1870   Frank Norris, novelist (McTeague, The Octopus).
1887   Heitor Villa-Lobos, Brazillian composer.
1908   Rex Harrison, actor.
1938   Lynn Margulis, biologist.
1948   Leslie Marmon Silko, writer (Ceremony).

- See more at: http://www.historynet.com/today-in-history#sthash.ZdUi8cYV.dpuf

quotation: “Death is the only physician,…”, George Eliot


Death is the only physician, the shadow of his valley the only journeying that will cure us of age and the gathering fatigue of years.George Eliot (1819-1880) Discuss

today’s birthday: Rosa Luxemburg (1871)


Rosa Luxemburg (1871)

Luxemburg was a Polish-born German revolutionary and Marxist political theorist. She helped found the Polish Socialist party, was a leader in the German Social Democratic Party, and collaborated with Karl Liebknecht in founding the Spartacus League in 1916. Imprisoned during World War I for opposing the war, Luxemburg continued to secretly write politically inflammatory essays and had them illegally smuggled out of prison and published. How did she die? More… Discuss

this day in the yesteryear: Boston Massacre (1770)


Boston Massacre (1770)

Many Bostonians resented the heavy British military presence in their city during the late 1700s, and the soldiers’ enforcement of the unpopular Townshend Acts merely exacerbated the tense situation. On March 5, 1770, soldiers opened fire on an aggressive, rioting civilian mob, killing five men. The Boston Massacre, as it became known, fueled the anti-British sentiment that culminated in the American Revolutionary War. Which future US president served as the troops’ defense lawyer? More… Discuss

word: gelid


gelid

Definition: (adjective) Very cold; icy.
Synonyms: arctic, frigid, glacial, polar
Usage: After only a few minutes in the gelid wind, they were shivering too hard to speak. Discuss.

U.S. Appeals Court Overturns Gag Order In Mine Disaster Case — NPR News (@nprnews)


BBC – Culture – The world’s most beautiful markets


Before the industrial age, people shopped for food in their local areas – often in beautiful covered halls and markets. Jonathan Glancey describes the best.

When it comes to fresh food, there has long been a dividing line between Britain, the United States – or English-speaking countries – and much of the rest of the world. Early and rapid industrialisation in the former led to a divorce between great swathes of the population and the land they once farmed.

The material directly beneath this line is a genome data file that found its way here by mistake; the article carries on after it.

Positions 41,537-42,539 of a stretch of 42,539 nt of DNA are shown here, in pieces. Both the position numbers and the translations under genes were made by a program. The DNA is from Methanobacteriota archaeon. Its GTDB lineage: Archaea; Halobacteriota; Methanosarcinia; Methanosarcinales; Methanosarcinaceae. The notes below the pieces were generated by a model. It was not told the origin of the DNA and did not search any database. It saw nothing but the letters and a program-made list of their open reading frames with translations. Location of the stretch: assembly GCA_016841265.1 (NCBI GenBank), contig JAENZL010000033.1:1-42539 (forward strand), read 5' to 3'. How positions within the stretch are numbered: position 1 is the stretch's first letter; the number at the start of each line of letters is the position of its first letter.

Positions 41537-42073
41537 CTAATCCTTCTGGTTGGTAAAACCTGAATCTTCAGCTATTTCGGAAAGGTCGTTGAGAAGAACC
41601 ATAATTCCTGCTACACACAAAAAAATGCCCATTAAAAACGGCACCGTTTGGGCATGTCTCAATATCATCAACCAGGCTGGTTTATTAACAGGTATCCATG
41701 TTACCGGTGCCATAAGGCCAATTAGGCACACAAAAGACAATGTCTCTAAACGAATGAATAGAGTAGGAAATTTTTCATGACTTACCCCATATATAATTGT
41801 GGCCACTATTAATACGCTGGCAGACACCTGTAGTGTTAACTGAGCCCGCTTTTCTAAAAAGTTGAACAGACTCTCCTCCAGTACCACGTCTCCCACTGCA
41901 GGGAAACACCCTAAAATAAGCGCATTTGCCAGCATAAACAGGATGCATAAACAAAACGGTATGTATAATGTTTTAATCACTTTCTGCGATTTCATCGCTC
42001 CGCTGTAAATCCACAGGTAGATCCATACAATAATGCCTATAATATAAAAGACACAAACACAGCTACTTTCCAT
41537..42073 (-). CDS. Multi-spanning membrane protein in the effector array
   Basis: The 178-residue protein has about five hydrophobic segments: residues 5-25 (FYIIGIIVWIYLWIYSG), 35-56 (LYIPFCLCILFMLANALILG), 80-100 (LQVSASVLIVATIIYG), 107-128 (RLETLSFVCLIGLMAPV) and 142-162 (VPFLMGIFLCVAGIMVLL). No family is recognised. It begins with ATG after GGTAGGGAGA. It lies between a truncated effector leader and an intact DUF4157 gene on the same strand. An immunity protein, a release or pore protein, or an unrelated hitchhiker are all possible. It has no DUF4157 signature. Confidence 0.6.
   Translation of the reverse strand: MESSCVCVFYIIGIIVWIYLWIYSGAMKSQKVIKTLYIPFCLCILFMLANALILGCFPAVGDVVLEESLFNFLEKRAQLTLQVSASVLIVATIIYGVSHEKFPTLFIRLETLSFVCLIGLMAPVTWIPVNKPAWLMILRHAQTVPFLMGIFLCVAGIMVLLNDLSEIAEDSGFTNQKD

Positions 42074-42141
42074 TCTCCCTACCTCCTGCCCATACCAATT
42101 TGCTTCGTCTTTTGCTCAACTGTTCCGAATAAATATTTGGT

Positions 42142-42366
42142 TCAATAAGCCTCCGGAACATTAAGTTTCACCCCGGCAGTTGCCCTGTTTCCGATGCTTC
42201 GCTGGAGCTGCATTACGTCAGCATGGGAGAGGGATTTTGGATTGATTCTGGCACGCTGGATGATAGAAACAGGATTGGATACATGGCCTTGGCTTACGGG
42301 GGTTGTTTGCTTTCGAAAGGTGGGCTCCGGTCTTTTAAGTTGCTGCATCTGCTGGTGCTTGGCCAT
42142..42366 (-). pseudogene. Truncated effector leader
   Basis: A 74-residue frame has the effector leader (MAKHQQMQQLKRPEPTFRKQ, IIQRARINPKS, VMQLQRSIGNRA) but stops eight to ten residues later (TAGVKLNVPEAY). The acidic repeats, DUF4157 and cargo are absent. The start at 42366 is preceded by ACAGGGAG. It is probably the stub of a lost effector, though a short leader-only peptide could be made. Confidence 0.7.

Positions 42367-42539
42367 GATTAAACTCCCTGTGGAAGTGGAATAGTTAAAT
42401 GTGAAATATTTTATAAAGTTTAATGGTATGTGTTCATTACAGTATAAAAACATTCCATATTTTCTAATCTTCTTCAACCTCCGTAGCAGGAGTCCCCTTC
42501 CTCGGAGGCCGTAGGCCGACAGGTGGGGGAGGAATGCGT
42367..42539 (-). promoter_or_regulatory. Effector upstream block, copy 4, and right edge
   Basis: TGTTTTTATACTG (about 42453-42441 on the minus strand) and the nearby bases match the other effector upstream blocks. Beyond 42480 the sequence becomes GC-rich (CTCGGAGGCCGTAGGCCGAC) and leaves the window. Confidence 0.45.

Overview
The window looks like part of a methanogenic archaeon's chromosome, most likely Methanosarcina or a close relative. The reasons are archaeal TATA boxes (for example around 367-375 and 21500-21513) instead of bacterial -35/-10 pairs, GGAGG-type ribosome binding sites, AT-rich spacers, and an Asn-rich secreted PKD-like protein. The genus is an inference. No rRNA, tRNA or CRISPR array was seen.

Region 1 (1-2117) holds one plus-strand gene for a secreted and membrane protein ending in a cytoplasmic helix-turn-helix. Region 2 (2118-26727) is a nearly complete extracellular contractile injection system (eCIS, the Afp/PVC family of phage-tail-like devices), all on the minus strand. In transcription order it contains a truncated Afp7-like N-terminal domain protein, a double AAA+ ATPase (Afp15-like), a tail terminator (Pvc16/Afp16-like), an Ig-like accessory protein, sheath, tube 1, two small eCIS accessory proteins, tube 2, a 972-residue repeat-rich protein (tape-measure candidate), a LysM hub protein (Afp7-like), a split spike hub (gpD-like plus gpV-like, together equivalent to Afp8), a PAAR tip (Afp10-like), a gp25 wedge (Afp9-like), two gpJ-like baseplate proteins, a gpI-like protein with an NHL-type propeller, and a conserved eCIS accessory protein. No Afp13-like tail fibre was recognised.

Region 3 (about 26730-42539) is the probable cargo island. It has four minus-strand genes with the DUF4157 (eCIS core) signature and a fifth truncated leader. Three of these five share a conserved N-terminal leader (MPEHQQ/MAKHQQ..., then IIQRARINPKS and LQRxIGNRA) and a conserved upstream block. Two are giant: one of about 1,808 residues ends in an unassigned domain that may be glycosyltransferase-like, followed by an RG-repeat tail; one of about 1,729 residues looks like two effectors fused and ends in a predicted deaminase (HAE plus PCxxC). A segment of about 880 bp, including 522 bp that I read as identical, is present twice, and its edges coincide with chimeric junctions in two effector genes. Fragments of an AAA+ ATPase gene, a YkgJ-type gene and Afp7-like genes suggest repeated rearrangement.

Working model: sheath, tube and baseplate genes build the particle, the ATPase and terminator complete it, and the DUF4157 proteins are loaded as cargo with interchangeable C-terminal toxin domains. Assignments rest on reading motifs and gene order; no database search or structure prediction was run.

Refrigeration, railways, suburban growth and the car have given rise to the supermarket, with its shrink-wrapped food, sell-by dates, and the branding and advertising of what we eat. Driving to edge-of-town supermarkets has resulted in the closure of family shops, the de-valuing of high streets and a decline in interaction between buyers, growers and sellers of food.

The role of the supermarket was once played by covered markets in Britain and North America just as it is today in much of the world where people still want to look closely at the food they plan to buy, and to enjoy the incomparable buzz and the feast of all senses covered markets offer.

via BBC – Culture – The world’s most beautiful markets.

BBC – Culture – The Ajanta Caves: Discovering lost treasure


The Ajanta Caves, 30 spellbinding Buddhist prayer halls and monasteries carved, as if by sorcery, into a horseshoe-shaped rock face in a mountainous region of India’s Maharashtra state, 450km (280 miles) east of Mumbai, were ‘discovered’ by accident in 1819.

Unknown for more than 1,000 years except to wild animals, insects, flood waters, prodigious foliage and perhaps the local Bhil people, this magnificent work of art, architecture and contemplation, was abandoned by those who created it as long ago as AD 500. In 1983 it was designated a Unesco World Heritage Site.

John Smith, a young British cavalry officer, was on a tiger hunt when he spotted the mouth of a cave high above the Waghora (Tiger) River that could only have been man made. Scrambling up with his party, Smith entered the cave and, branding a flaming grass torch, encountered a great vaulted and colonnaded hall, its walls covered in faded paintings. Beneath a dome, a timeless praying Buddha fronted a mound-like shrine, or stupa